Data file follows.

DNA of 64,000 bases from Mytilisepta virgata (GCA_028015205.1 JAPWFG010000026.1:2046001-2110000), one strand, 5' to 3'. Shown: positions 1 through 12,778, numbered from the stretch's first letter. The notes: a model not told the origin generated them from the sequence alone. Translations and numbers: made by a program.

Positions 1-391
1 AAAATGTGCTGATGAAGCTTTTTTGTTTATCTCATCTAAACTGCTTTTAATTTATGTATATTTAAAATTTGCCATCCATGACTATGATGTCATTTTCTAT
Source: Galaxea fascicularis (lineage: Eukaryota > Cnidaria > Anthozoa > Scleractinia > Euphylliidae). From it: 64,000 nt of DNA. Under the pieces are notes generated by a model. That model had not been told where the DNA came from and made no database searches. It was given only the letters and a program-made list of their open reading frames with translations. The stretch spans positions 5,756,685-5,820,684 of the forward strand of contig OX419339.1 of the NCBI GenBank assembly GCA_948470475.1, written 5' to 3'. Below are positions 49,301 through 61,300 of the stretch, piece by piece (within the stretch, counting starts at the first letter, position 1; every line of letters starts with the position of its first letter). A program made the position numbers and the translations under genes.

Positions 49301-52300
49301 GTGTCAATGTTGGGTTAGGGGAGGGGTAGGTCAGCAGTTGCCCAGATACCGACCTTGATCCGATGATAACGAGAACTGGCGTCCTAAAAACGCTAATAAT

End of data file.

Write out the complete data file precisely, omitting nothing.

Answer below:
DNA of 64,000 bases from Mytilisepta virgata (GCA_028015205.1 JAPWFG010000026.1:2046001-2110000), one strand, 5' to 3'. Shown: positions 1 through 12,778, numbered from the stretch's first letter. The notes: a model not told the origin generated them from the sequence alone. Translations and numbers: made by a program.

Positions 1-391
1 AAAATGTGCTGATGAAGCTTTTTTGTTTATCTCATCTAAACTGCTTTTAATTTATGTATATTTAAAATTTGCCATCCATGACTATGATGTCATTTTCTAT
Source: Galaxea fascicularis (lineage: Eukaryota > Cnidaria > Anthozoa > Scleractinia > Euphylliidae). From it: 64,000 nt of DNA. Under the pieces are notes generated by a model. That model had not been told where the DNA came from and made no database searches. It was given only the letters and a program-made list of their open reading frames with translations. The stretch spans positions 5,756,685-5,820,684 of the forward strand of contig OX419339.1 of the NCBI GenBank assembly GCA_948470475.1, written 5' to 3'. Below are positions 49,301 through 61,300 of the stretch, piece by piece (within the stretch, counting starts at the first letter, position 1; every line of letters starts with the position of its first letter). A program made the position numbers and the translations under genes.

Positions 49301-52300
49301 GTGTCAATGTTGGGTTAGGGGAGGGGTAGGTCAGCAGTTGCCCAGATACCGACCTTGATCCGATGATAACGAGAACTGGCGTCCTAAAAACGCTAATAAT